Wednesday February 23, 2011 | by Andrew Page

IN MEMORIAM: Ludwig Schaffrath (1924 - 2011)

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The late Ludwig Schaffrath in a 2006 photo.

On February 6th, German architectural glass artist Ludwig Schaffrath died of a stroke at the age of 87. A memorial service was held last Saturday at a cathedral in Würselen, Germany, followed by a reception at the late artist’s studio in Alsdorf, his birthplace and the town he returned to after retiring from teaching in Stuttgart. Schaffrath leaves behind a remarkable body of bold, abstract stained-glass works that adorn not only dozens of churches throughout Germany but also government buildings, museums, and even railway stations in Japan. In addition to his public commissions, he was actively working on his own individual works up until his death, including a series he titled “Swan Song” that included tributes to figures who influenced his life and work. His major influence was architectural glass artist Anton Wendling (1891 – 1965) , for whom he was a teaching assistant at the Technical University in Aachen from 1947 through 1954. Thanks to his frequent visits to the United States starting in the 1970s, Schaffrath also has had an outsize influence on American glass artists such as Ed Carpenter, Kenneth von Roenn, and John Leighton, who first connected with the German glass master during his courses at Pilchuck and Berkeley. Schaffrath’s visits to the United States were less frequent in the 1980s, as he found teaching positions in Australia and Japan. From 1985 through 1993, he was a professor at the State Academy of Fine Arts in Stuttgart, Germany.

Ludwig Schaffrath working in his studio in Alsdorf, Germany. photo: algirdas milleris

“I was his teaching assistant in 1977 at the Pilchuck Glass School,” writes John Leighton, associate professor in the Cal State Fullerton art department in an email to the GLASS Quarterly Hot Sheet. “It was a tremendous honor to participate in those early visits. Herr Schaffrath’s design courses at Pilchuck and numerous other schools and studios throughout the U.S., over the next decade, did for architectural glass much the same thing that Lino Tagliapietra’s teaching would do for American blown glass. The massive walls of stained glass that Ludwig Schaffrath designed since the 1950s surely place him near the top of any list of the most influential artists of the 20th century. I’m extremely proud to have had him as a teacher.”

Ludwig Schaffrath, Window at St Mary's in Bad Zwischenahn, 1970. photo: dieter busch

“Ludwig was a huge influence in my career and I owe a great deal to both he and Robert Sowers,” writes Kenneth von Roenn, Jr., president and design director at Architectural Glass Art., Inc., in Louisville, Kentucky, in a response to an email from the GLASS Quarterly Hot Sheet. “Unfortunately not many young artists know of Schaffrath’s work and especially how influential he was in the early 1970s. He really opened a lot people’s eyes and showed us a whole new way of designing architectural glass by making the lead line primary and the glass secondary in a composition. I gave a lecture to the SGAA about 15 years ago entitled “Good Artists Borrow, Great Artists Steal: Confessions of a Bad Thief,” in which I showed work from Schraffrath and then followed it with some of my early work to show how much I ‘borrowed’ from him. Thankfully I grew away from emulation and developed my own approach, but there were a few years that I felt very guilty. One night, Ludwig and I had a few too many bourbons and I told him how ashamed I was for using his style, and he told me that he said the exact same thing to his mentor, Anton Wendling, who told him that he had said the same thing to his mentor, Johan Thorn Prikker. Schaffrath told me that it’s okay to learn from a master’s vocabulary so that we can develop our own language and eventually create our own poetry.”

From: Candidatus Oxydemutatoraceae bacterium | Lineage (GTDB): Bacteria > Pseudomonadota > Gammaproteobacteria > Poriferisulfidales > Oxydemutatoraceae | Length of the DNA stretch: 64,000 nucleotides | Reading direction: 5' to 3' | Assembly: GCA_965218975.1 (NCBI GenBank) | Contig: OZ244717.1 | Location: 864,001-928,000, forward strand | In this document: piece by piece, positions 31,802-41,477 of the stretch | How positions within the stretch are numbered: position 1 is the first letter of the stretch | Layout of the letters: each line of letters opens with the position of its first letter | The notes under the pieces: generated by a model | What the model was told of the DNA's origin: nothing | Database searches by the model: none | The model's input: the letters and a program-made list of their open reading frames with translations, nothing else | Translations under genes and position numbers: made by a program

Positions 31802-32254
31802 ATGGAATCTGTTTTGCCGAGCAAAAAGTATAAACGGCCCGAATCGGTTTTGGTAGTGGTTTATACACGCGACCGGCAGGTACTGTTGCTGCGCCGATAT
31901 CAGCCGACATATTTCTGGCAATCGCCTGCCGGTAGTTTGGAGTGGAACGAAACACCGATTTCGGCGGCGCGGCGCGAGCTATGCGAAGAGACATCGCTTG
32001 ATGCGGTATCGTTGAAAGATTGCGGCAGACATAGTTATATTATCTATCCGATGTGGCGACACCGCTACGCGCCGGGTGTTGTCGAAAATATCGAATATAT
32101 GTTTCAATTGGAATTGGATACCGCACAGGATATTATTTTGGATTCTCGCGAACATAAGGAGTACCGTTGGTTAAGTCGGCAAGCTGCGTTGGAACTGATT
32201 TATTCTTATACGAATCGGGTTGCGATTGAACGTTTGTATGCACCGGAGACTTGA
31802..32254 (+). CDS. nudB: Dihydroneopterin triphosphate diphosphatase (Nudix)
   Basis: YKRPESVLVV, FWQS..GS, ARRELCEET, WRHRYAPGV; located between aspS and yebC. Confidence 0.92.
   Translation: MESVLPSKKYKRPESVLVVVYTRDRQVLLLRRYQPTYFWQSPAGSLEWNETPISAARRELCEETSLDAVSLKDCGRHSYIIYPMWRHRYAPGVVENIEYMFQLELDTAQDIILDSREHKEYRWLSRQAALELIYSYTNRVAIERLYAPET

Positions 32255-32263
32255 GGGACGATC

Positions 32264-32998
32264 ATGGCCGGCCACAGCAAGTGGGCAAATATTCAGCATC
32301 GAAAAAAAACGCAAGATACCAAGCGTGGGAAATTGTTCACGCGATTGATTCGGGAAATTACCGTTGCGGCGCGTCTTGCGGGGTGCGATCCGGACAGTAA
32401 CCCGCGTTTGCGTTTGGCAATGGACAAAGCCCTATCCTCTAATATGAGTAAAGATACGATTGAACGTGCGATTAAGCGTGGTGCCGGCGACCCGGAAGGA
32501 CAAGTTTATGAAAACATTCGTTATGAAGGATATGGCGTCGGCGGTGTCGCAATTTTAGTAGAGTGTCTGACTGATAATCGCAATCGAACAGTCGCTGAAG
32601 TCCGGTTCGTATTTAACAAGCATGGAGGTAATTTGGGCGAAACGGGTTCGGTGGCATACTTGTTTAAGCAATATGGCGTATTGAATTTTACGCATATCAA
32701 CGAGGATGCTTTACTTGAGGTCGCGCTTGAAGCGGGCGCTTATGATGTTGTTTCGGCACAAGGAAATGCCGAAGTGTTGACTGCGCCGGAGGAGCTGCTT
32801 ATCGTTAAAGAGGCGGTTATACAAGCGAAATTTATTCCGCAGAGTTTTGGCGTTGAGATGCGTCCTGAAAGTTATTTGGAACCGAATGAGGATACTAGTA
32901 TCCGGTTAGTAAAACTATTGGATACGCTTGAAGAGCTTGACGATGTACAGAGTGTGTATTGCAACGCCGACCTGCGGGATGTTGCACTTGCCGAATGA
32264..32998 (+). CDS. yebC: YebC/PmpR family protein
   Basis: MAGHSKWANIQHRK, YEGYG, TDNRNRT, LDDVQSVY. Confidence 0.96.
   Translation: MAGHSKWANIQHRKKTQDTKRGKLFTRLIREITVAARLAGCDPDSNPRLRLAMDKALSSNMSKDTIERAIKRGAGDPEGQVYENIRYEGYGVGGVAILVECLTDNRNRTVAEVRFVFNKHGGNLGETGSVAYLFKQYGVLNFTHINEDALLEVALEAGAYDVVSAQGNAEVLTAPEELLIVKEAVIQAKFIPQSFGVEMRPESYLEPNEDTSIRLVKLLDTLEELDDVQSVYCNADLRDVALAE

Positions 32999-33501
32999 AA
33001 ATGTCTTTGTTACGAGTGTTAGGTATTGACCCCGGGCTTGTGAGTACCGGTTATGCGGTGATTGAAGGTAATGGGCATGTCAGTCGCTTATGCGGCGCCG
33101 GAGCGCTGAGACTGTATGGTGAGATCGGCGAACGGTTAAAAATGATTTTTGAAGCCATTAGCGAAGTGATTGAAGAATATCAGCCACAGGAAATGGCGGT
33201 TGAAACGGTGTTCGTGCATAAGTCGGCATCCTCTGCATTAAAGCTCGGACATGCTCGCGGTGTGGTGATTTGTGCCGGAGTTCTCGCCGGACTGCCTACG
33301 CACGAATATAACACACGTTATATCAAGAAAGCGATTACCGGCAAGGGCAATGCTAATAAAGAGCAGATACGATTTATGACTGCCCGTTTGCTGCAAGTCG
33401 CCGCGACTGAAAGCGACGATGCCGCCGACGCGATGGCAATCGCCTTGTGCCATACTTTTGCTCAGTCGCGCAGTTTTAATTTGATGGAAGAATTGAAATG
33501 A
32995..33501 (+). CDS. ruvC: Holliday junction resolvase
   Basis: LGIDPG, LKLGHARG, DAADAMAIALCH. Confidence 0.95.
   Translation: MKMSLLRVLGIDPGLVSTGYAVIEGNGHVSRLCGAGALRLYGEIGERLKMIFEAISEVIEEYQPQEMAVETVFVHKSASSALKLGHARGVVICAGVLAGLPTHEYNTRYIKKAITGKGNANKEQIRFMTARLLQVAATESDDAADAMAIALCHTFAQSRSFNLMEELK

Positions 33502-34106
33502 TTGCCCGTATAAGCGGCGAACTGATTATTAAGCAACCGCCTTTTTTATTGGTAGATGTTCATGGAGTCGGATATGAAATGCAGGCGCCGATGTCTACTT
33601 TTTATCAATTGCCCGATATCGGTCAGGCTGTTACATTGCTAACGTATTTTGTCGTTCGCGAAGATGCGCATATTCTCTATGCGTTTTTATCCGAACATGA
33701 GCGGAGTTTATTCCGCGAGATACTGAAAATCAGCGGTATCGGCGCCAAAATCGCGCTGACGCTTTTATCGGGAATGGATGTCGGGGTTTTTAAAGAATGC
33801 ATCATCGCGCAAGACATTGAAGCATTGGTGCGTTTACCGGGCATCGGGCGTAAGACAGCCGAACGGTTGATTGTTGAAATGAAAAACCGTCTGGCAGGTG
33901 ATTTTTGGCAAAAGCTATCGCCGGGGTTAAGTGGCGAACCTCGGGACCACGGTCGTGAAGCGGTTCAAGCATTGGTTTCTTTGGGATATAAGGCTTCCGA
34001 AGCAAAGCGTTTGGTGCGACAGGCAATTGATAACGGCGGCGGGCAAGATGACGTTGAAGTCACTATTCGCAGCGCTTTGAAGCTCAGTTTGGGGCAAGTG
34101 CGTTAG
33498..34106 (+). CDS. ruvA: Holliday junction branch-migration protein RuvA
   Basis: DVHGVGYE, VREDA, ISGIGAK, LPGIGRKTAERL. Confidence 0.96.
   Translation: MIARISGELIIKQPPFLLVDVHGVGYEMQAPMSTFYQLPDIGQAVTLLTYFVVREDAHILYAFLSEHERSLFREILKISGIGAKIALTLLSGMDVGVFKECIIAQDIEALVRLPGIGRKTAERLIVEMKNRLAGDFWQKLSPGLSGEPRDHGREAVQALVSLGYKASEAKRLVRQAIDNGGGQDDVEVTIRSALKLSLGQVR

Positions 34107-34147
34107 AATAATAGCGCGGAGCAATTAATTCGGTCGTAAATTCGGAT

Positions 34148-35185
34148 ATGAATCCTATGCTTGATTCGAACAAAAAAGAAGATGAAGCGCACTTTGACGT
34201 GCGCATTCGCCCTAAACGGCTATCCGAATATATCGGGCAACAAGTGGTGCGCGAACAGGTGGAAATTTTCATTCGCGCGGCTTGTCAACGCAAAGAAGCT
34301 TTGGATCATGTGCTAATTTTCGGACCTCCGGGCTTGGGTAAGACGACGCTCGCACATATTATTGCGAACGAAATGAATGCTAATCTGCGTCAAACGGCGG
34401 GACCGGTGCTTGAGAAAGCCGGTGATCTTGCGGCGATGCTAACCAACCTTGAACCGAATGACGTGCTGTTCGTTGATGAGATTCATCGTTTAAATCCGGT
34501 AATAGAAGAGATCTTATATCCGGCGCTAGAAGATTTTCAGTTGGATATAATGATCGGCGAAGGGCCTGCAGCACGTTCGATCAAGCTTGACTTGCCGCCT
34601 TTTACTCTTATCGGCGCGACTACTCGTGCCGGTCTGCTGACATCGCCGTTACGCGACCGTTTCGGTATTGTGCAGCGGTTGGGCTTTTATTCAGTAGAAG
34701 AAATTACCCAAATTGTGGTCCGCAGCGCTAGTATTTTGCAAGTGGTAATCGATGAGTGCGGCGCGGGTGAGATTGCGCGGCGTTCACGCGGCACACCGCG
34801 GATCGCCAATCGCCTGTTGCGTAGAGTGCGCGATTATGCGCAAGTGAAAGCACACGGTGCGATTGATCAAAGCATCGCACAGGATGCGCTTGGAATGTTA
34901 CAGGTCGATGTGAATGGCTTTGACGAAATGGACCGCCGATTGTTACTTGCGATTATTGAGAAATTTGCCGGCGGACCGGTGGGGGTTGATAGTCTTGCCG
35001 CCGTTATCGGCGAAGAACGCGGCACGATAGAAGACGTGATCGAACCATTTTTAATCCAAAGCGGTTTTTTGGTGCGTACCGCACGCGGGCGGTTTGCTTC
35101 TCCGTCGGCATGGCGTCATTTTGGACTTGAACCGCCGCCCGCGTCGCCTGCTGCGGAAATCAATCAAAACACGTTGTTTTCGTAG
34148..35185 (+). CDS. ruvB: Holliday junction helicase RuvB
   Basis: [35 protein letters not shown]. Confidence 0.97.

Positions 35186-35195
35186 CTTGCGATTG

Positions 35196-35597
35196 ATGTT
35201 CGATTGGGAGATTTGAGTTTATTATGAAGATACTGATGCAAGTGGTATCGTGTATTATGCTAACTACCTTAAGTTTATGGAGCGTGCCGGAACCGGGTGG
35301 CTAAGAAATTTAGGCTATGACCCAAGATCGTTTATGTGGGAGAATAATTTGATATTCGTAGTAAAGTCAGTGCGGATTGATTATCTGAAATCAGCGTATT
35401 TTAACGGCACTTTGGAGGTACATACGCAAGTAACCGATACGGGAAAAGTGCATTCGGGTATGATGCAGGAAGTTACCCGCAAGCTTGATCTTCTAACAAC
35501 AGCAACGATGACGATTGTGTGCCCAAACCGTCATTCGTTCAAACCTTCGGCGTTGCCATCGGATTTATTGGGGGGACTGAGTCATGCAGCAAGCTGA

Ludwig Schaffrath, "New Pattern" chapel window, Aldenhoven, 1993. photo: inge bartholome

“Ludwig clearly understood the power of traditional stained glass in the great cathedrals of Europe, as an awe-inspiring tool for teaching biblical narratives,” says Leighton. “More importantly, he was perhaps one of the first to imagine stained glass as a ‘tool for modern thinking.’ Thinking about a new architecture. Thinking about completely new ways for light to enter our sacred spaces. He played a pivotal roll in re-inventing a thousand-year-old art form. Ludwig explained this role to those of us that were fortunate to study with him as subservient to the architecture. He taught his students to first consider the use of the space in humanistic terms. He described subtle, less literal, walls of soft light with intricate grids and patterns of line that complimented, strengthened, and sometimes even corrected flaws in the architecture. He envisioned quietly powerful contemplative spaces, and in doing all of this, he humbly described his role as ‘a brick-layer in glass.’”

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Glass: The UrbanGlass Quarterly, a glossy art magazine published four times a year by UrbanGlass has provided a critical context to the most important artwork being done in the medium of glass for more than 40 years.